Wednesday, February 8, 2012


I love food.  I have some favorite foods, and some really-seriously-I-know-it's-weird-but-I-can't-go-there foods -- for instance I can be convinced to eat anything fried in duck fat, I will eat good house made ranch dressing with a fork, dream about roasted Brussels sprouts, and a huge pot of beans and rice will just about undo me.  And now that I am searching my brain for foods I cannot, will not, just don't talk to me about them even, eat I can't think of a single one.

Everyone would like to say that they learned to cook by watching their mother or some aged and revered family member.  But that is not what happened to me.  My mother is a good cook, and I frequently ask her for recipes and inspiration, but I was sadly way to involved in my own teenage angst to learn how to cook...pretty much until my early twenties.  My college years were spent in a vegetarian haze of anxiety in the dining halls making sure the meat stir fry pans were cleaned before my food touched them.  The one year I lived in an apartment with two of my best friends I had about three meals I would make on a rotation: tune salad nachos (seriously, why didn't they kill me for making the microwave smell like that?), soy bacon and sausage with southwest flavored egg beaters, and garlic shrimp (I was eating fish by then) from the local Chinese take-out.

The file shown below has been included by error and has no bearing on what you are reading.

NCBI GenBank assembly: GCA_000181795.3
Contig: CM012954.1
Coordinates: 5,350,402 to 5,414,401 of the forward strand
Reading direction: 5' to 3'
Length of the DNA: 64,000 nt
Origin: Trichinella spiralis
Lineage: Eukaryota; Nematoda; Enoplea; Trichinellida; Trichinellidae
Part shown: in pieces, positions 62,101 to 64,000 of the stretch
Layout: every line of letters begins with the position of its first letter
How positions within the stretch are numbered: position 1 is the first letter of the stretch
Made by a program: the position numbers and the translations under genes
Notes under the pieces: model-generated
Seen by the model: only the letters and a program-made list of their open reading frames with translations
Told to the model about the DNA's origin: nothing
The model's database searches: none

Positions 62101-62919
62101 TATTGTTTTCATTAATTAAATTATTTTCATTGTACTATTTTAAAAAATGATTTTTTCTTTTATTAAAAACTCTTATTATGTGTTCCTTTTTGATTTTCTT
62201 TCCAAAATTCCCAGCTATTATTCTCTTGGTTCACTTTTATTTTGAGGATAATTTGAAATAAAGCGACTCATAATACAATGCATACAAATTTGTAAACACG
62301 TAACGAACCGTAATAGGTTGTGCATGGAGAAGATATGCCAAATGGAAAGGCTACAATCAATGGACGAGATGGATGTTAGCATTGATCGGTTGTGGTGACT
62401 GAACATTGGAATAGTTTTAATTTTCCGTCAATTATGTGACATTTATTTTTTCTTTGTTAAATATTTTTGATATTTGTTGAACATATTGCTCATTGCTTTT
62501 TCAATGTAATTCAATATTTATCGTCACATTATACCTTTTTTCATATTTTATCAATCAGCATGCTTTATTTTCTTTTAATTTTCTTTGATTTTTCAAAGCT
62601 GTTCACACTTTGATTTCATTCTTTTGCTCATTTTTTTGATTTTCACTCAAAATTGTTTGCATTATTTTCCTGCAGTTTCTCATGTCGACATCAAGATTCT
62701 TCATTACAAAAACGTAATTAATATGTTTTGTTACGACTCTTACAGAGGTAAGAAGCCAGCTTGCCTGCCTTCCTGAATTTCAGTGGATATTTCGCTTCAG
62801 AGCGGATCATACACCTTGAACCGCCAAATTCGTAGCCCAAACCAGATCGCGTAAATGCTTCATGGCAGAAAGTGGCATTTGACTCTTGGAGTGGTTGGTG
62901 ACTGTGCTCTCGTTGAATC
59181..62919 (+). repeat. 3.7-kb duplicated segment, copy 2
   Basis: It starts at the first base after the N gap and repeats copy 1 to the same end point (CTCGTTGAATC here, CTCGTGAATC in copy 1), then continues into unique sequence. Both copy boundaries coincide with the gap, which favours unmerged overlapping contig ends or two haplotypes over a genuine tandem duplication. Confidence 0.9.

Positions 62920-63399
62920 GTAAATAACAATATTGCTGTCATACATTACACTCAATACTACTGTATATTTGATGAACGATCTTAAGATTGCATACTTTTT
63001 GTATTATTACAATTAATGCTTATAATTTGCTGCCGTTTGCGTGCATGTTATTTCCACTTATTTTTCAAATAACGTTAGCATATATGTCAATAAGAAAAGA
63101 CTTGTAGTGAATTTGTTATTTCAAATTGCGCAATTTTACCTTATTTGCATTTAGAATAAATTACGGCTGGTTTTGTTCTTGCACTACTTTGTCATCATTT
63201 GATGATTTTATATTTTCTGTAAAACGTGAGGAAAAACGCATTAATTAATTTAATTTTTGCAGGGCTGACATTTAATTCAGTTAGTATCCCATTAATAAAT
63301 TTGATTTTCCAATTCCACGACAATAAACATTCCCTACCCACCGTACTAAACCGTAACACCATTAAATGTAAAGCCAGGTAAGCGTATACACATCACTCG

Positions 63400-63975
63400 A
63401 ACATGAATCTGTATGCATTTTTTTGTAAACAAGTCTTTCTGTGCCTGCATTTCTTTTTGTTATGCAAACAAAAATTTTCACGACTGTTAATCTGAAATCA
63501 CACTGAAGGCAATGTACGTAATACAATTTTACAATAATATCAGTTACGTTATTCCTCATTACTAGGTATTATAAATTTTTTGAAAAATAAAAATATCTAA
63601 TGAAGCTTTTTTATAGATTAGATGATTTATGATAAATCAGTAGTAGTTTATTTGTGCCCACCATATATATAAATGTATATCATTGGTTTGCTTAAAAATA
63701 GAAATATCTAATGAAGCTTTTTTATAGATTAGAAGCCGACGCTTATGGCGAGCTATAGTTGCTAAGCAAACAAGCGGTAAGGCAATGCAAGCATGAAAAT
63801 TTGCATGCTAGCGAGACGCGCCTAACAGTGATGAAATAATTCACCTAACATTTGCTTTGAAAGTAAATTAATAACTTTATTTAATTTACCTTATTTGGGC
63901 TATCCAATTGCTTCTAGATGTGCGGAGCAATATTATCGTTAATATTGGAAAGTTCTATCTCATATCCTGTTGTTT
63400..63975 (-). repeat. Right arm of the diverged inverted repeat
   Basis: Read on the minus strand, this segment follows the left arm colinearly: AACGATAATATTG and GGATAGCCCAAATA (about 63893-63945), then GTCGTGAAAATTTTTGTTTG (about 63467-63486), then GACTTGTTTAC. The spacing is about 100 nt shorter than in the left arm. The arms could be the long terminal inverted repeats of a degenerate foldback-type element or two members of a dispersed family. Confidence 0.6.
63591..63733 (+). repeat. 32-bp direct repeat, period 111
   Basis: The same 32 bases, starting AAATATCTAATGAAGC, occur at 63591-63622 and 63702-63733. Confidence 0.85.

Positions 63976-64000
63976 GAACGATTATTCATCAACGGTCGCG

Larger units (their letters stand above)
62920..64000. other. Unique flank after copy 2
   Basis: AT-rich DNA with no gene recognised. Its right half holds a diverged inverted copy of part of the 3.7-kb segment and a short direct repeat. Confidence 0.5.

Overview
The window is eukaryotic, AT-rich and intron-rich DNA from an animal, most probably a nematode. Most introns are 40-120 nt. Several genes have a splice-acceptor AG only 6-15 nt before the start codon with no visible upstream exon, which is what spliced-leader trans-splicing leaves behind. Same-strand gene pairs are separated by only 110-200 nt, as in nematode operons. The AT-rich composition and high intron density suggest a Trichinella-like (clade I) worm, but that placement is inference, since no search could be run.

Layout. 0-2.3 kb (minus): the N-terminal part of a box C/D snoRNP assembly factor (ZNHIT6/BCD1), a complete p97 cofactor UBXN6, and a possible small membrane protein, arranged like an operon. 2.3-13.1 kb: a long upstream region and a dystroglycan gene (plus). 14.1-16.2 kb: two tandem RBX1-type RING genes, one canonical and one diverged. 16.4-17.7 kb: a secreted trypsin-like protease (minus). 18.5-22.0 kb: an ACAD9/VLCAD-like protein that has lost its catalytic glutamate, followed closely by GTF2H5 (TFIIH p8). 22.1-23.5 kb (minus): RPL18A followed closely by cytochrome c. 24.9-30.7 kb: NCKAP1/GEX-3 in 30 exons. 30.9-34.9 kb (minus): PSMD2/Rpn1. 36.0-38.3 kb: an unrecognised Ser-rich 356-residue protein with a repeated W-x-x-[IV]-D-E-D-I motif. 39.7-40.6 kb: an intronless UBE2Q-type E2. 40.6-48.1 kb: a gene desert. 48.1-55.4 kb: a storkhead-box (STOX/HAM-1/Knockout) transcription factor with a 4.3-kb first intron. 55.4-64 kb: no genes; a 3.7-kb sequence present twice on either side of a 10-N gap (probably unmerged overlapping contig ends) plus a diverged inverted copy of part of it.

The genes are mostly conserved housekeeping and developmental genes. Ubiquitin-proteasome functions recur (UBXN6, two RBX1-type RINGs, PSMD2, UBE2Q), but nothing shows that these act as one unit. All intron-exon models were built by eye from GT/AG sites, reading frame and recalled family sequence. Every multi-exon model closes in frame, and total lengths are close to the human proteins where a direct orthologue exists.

My love for cooking and food really began after graduating from college, when I went to work at a homeless shelter for the Jesuit Volunteer Corps in Tacoma, Washington.  As a volunteer, one of our duties was to cook breakfast and lunch for the guests, which could number in the 400s on a busy weekend.  We always had help in the kitchen, usually from a group of guests who had spent a lot of time cooking in commercial kitchens...or prison...but they were skilled and any skill is welcome when you are facing down a line of 400 hungry people and you have no idea when the rice is going to be done.

The Grindmaster Twin 3 Gallon Coffee Urn

It was a true baptism by fire.  We got many donations of fresh fruits, pastries, eggs and vegetables, but our main stock came from government donations.  Rice, beans, government grade canned pork, government grade canned salmon, canned peaches, canned beans, canned corn, canned hot dogs, macaroni and cheese, etc.  I made my first batch of coffee ever in a twin 3 gallon coffee urn.  My education was further refined cooking for my housemates in the evening, a task which we rotated and which had its own unique quirks.  Each of us only received an $80 stipend a month, and while our house also had a food stipend, it did not stretch very far.  We bought in bulk, we bought cheap and seasonal, and we made HUNDREDS of noodle casseroles that we dubbed Funky Macaroni Bakes (or, FMB) and worshiped the 5lb loaf of Tillamook cheddar in our fridge.